Jul 19, 2013, 4:06 PM EST
Late Thursday evening word spread that six current college football players have joined the list of plaintiffs in the Ed O’Bannon vs. NCAA lawsuit. Those players are Arizona linebacker Chase Fischer, Arizona kicker Jake Smith, Clemson cornerback Darius Robinson, Vanderbilt linebacker Chase Garnham, Minnesota receiver Victor Keise and Minnesota tight end Moses Alipate.
The follow-up question: why aren’t any current college basketball players among the list of plaintiffs?
According to Michael McCann on Sports Illustrated, while many players communicated interest in joining the lawsuit ultimately concerns over possible retribution from the NCAA (or their schools) proved to be too much to overcome.
Some parents even cited the tumultuous beginning for former UCLA freshman Shabazz Muhammad, who had to sit out three games while being investigated by the NCAA before being cleared to play.
Parents of those players, in particular, expressed concerns about the potential for retribution by the NCAA, specifically that negative information might surface that might impact the player’s draft status and corresponding rookie NBA contract.
The parents focused on what they considered to be an unwarranted drop in Shabazz Muhammad’s draft prospects. Muhammad was widely projected to be a top two pick before he entering UCLA as a freshman last fall. Although he played well for the Bruins — he was named the Co-Freshman of the Year in the Pac-12 — Muhammad encountered controversy off the court. The NCAA suspended Muhammad before UCLA’s season opener because he allegedly received impermissible benefits. Muhammad also attracted negative attention when it was determined he was a year older than he claimed.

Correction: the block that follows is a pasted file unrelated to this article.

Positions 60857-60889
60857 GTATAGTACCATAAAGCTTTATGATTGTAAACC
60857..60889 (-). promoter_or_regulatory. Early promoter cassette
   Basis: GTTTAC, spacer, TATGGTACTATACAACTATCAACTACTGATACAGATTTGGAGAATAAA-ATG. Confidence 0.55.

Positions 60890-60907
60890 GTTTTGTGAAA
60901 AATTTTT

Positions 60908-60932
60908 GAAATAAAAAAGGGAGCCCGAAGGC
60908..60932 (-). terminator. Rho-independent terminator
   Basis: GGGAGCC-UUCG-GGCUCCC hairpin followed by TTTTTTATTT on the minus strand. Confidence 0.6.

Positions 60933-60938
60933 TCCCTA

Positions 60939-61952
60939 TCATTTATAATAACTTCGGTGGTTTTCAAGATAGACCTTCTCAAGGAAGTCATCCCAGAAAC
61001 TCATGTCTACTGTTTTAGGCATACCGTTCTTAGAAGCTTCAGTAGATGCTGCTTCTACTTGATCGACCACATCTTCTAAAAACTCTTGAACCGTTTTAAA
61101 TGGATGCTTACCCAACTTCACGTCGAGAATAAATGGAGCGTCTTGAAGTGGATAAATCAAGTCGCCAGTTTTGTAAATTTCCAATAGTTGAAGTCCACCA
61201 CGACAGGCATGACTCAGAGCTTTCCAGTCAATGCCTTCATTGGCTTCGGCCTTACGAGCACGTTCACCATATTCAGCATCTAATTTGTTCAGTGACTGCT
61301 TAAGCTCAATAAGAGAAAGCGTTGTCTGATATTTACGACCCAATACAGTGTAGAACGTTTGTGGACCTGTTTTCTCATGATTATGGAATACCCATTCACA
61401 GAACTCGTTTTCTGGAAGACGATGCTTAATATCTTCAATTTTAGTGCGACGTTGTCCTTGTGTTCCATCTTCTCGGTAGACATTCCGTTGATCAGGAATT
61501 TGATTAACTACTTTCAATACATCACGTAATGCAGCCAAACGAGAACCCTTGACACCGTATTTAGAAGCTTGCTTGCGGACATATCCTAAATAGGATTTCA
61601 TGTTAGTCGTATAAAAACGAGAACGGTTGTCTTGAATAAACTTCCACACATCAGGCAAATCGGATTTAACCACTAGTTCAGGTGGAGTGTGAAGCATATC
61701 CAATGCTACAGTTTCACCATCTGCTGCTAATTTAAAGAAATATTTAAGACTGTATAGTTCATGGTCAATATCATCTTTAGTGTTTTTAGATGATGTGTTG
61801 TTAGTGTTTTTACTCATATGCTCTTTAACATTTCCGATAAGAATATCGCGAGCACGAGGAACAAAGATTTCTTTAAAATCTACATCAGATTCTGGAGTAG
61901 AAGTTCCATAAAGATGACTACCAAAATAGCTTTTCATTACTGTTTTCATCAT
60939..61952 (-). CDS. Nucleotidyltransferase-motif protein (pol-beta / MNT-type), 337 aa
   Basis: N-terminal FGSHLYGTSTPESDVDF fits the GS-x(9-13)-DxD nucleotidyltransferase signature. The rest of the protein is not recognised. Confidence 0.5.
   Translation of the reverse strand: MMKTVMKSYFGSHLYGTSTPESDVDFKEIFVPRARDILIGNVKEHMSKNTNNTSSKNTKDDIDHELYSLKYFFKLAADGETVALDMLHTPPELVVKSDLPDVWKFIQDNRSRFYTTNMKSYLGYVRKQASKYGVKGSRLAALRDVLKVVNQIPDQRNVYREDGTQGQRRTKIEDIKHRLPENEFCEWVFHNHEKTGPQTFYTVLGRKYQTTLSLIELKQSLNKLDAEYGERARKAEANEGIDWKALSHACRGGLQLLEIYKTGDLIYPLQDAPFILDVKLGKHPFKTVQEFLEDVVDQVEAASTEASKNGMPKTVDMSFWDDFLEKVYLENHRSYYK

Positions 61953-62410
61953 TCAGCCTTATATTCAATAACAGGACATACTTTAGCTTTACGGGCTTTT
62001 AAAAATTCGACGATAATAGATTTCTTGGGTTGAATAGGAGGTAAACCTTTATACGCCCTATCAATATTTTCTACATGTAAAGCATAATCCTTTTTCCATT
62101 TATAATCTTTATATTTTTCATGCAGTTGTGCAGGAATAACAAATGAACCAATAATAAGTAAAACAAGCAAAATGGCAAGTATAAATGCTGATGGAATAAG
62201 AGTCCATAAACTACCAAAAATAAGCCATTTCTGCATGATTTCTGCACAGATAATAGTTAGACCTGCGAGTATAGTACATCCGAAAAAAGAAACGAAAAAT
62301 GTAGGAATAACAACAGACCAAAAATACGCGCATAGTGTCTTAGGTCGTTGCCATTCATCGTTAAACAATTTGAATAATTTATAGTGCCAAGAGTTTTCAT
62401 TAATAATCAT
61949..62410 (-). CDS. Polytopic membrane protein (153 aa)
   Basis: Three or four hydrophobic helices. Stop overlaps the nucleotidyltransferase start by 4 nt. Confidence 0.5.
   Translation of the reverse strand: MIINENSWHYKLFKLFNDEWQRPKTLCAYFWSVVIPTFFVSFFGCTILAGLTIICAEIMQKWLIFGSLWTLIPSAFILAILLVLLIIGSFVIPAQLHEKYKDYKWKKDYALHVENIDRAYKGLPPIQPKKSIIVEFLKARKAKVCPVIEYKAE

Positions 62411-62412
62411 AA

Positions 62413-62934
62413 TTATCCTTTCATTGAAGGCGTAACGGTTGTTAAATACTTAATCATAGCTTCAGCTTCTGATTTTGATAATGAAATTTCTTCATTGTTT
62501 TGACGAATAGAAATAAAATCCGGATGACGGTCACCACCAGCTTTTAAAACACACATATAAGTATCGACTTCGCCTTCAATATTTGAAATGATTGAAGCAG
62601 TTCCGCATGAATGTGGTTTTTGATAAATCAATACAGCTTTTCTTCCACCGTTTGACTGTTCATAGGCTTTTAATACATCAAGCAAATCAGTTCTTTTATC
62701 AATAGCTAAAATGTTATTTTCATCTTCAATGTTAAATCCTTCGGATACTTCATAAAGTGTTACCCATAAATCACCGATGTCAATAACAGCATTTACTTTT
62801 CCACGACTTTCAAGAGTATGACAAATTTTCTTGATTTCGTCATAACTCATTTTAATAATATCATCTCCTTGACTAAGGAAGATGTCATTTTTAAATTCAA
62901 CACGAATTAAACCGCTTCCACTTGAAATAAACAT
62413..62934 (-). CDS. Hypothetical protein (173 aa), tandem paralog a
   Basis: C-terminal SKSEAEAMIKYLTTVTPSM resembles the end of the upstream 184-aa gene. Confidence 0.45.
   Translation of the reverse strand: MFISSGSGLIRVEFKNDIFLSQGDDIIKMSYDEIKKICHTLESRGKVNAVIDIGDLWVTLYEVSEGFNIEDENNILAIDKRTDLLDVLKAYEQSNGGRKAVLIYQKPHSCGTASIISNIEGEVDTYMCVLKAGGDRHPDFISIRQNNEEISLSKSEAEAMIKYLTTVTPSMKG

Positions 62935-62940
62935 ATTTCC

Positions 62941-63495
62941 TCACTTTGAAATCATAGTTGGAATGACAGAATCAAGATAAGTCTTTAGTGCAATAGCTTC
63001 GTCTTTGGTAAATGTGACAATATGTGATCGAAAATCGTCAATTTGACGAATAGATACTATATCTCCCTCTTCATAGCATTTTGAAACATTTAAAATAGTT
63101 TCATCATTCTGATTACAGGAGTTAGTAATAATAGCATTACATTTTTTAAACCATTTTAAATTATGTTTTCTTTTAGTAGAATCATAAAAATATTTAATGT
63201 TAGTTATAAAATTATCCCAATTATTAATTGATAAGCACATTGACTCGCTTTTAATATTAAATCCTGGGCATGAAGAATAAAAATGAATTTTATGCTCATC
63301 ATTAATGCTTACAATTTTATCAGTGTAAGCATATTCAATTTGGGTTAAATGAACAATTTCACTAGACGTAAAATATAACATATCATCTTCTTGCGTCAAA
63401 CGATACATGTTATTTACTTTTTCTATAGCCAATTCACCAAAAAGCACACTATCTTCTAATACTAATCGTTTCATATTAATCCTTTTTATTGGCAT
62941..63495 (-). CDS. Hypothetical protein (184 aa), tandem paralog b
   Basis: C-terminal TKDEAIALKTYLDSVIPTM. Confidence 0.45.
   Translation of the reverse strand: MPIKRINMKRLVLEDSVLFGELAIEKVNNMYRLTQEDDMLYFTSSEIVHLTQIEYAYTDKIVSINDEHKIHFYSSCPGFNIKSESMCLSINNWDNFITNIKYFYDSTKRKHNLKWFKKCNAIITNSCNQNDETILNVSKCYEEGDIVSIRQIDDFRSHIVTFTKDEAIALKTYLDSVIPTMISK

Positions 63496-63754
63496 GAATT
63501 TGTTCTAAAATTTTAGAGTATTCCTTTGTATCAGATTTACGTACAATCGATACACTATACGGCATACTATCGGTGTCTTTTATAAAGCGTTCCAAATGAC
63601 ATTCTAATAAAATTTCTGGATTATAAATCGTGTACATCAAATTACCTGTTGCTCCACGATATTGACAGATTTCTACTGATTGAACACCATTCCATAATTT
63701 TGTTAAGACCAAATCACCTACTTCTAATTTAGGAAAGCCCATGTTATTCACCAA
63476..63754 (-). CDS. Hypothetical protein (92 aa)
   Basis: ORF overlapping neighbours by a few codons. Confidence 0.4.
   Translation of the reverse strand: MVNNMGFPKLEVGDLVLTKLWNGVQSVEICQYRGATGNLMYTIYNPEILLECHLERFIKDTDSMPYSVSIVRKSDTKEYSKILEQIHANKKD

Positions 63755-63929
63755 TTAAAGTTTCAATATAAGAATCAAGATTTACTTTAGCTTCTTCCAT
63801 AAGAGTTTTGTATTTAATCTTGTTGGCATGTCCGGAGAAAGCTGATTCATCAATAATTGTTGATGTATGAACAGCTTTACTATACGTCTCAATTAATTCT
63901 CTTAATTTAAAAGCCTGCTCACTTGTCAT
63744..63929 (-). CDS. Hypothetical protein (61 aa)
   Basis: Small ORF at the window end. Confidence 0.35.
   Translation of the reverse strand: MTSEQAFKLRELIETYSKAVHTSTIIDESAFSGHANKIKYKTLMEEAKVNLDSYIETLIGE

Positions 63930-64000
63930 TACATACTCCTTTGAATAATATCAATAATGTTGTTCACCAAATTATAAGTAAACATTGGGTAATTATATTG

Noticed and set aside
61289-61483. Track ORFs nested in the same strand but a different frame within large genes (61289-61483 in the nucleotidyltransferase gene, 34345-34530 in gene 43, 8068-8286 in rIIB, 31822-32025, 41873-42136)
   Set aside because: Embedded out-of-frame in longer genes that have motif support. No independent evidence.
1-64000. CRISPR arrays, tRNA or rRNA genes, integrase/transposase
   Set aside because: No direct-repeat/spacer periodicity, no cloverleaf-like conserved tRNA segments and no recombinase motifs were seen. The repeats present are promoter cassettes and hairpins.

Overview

Not all of Muhammad’s issues (the age debate being one) that led to him going 14th overall in the NBA Draft had to do with the NCAA. But, there was real concern on the part of the plaintiffs before any current student-athletes joined the suit that there would be consequences (in regards to their status as collegians and professionals) for them doing so.
Of course the NCAA responded to this concern last week, but they governing body did note that it wasn’t responsible for what schools may do if a player were to join the lawsuit.
Wouldn’t that be even more of a concern for a college football player, who has to wait three years after his class graduates from high school to enter the NFL? Well, that aspect also led some parents of the college basketball players to ask if joining would really have an impact since the NBA’s rule is that you only have to be one year removed from high school to enter its draft.
Could this ultimately change down the line? Possibly, but at this point the lawsuit may need to earn class-action certification before college basketball players volunteer to join.
Raphielle can be followed on Twitter at @raphiellej.
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